The impact of pre-intervention rate of kidney function change on the assessment of CKD progression
Fassett, RG and Geraghty, DP and Coombes, J, The impact of pre-intervention rate of kidney function change on the assessment of CKD progression, Journal of Nephrology, 27 pp. 515-519. ISSN 1121-8428 (2014) [Refereed Article]
Without a run in phase, chronic kidney disease (CKD) patients enrolled in clinical trials may not be identified as having progressive disease. The aim of this analysis was to quantify the effects of a run-in phase on a kidney function outcome in CKD patients enrolled in the Lipid Lowering and Onset of Renal Disease (LORD) trial.
The LORD trial assessed the effects of atorvastatin on the rate change of eGFR and included patients with serum creatinine >120 μmol/l. In this post-hoc analysis, we assessed rate of eGFR change during the, 12-months prior to enrolment, three-month run-in phase and first 12-months of the trial. Eighty of the original 132-patients were included where retrospective data was available. The rate of eGFR change during each period was compared.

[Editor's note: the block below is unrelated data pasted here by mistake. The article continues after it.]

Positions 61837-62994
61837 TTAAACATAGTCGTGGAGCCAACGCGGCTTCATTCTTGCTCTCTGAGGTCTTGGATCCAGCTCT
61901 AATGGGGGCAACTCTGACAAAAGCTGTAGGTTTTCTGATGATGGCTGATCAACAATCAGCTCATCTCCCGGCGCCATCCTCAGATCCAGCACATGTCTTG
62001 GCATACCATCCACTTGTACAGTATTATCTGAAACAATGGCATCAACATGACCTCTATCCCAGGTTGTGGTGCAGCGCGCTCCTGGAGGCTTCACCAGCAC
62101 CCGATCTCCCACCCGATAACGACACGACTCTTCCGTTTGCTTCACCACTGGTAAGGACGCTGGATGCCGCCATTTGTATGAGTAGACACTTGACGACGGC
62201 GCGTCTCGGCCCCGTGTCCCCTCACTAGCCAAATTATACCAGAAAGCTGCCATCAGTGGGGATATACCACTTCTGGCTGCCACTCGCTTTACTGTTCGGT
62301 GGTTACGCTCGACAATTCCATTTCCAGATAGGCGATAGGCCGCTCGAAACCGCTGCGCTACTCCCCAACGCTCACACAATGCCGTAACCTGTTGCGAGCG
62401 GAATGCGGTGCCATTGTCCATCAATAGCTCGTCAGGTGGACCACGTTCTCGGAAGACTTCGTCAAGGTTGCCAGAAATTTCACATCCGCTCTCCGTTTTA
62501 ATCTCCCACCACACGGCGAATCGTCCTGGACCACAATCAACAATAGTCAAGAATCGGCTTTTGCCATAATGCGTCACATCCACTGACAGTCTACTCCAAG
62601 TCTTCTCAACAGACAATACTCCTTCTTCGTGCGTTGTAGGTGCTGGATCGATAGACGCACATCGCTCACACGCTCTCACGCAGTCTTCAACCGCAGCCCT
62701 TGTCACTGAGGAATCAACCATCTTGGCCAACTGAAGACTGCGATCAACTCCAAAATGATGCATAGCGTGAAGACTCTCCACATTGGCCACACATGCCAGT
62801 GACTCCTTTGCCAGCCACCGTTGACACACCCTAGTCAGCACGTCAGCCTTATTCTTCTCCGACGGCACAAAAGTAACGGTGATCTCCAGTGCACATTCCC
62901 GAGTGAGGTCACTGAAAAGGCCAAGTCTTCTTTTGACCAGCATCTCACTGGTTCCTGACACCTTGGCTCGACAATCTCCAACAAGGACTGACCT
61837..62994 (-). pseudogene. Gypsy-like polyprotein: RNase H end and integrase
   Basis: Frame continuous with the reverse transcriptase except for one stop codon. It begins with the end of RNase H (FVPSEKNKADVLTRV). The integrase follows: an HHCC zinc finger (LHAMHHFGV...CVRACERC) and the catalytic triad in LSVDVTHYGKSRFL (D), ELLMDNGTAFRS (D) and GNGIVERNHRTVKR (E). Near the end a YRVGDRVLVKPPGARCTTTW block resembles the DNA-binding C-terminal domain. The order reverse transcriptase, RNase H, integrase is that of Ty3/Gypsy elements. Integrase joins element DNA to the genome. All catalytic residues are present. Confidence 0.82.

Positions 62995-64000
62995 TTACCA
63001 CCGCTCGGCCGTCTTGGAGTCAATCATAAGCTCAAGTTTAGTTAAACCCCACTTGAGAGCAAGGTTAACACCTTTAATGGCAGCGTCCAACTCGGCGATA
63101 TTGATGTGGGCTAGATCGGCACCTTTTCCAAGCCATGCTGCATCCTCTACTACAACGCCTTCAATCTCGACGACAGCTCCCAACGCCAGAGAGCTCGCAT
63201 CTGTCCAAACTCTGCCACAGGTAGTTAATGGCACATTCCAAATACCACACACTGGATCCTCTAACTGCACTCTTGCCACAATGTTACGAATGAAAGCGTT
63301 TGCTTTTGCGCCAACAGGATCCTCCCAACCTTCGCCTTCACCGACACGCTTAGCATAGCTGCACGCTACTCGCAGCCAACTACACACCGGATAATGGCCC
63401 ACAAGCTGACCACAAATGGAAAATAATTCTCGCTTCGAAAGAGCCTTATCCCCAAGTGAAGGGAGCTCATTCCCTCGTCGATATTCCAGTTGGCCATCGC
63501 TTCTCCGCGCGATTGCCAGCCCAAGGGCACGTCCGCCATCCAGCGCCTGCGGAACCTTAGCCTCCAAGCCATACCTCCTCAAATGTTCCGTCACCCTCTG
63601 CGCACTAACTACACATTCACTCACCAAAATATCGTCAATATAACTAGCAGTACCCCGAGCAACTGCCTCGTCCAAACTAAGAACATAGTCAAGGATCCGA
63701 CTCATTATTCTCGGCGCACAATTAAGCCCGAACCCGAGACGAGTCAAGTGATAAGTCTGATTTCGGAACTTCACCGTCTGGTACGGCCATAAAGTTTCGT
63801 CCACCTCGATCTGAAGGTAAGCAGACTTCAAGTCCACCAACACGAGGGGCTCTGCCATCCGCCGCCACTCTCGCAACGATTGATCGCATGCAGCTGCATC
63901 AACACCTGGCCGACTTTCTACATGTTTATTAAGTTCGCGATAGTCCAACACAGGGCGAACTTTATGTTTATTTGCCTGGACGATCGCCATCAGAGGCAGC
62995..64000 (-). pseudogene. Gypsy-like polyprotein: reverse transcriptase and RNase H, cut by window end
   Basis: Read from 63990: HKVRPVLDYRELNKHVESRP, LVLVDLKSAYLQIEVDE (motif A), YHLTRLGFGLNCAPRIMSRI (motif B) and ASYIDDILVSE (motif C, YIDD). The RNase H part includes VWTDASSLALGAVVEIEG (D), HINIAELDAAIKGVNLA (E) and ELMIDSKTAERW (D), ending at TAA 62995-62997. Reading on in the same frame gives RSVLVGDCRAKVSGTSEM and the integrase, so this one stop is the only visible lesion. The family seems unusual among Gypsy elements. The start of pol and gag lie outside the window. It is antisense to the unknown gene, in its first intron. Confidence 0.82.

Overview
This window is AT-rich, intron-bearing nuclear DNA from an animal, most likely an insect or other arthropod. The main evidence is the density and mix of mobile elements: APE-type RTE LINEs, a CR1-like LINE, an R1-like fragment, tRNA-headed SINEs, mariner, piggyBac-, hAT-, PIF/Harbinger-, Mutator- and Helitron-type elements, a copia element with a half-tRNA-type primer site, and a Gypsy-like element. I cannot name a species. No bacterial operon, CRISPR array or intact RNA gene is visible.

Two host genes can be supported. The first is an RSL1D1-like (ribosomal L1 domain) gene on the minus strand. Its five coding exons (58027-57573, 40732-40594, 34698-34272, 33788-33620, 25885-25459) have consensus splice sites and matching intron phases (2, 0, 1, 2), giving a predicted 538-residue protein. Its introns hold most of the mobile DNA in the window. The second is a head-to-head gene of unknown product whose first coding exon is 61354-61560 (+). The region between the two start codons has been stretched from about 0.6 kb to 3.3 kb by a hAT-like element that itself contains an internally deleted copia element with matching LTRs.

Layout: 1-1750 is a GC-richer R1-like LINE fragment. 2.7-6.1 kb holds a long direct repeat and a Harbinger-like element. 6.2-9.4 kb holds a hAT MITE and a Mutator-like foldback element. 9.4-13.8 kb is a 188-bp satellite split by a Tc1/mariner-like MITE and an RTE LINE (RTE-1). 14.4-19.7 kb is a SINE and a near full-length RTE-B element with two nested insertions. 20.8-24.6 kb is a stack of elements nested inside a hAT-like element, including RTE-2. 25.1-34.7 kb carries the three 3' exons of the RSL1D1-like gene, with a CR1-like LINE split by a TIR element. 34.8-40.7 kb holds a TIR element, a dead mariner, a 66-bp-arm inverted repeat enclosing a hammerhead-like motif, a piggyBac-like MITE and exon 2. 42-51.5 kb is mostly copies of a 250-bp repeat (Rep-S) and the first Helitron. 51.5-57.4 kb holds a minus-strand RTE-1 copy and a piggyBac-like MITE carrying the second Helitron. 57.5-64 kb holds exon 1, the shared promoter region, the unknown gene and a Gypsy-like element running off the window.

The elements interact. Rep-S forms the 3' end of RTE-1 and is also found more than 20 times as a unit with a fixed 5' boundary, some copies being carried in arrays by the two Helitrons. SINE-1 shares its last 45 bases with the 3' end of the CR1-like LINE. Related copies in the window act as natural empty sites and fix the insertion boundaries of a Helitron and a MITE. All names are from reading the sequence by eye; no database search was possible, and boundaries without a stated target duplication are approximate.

Overall kidney function decreased during the 12-months prior to enrollment by
0.39±(SD) 0.98 ml/min/1.73m2/month, improved during the three-month run-in phase
by 0.48±2.90 ml/min/1.73m2/month and decreased during the first 12-months of the
trial by 0.15± 0.57ml/min/1.73m2/month. However, only 39% of patients had declining eGFR during the 12-months prior, 19% in the three-month run-in and 42% during the first 12-months.
Most patients (>60%) entering this clinical trial had stable or improving kidney function. Enrolment was associated with further improved kidney function, which may have been due to regression to the mean or the Hawthorne effect. Investigators should include a run-in period to establish the presence of eGFR decline to use as an inclusion criterion in clinical trials assessing this measure of CKD progression.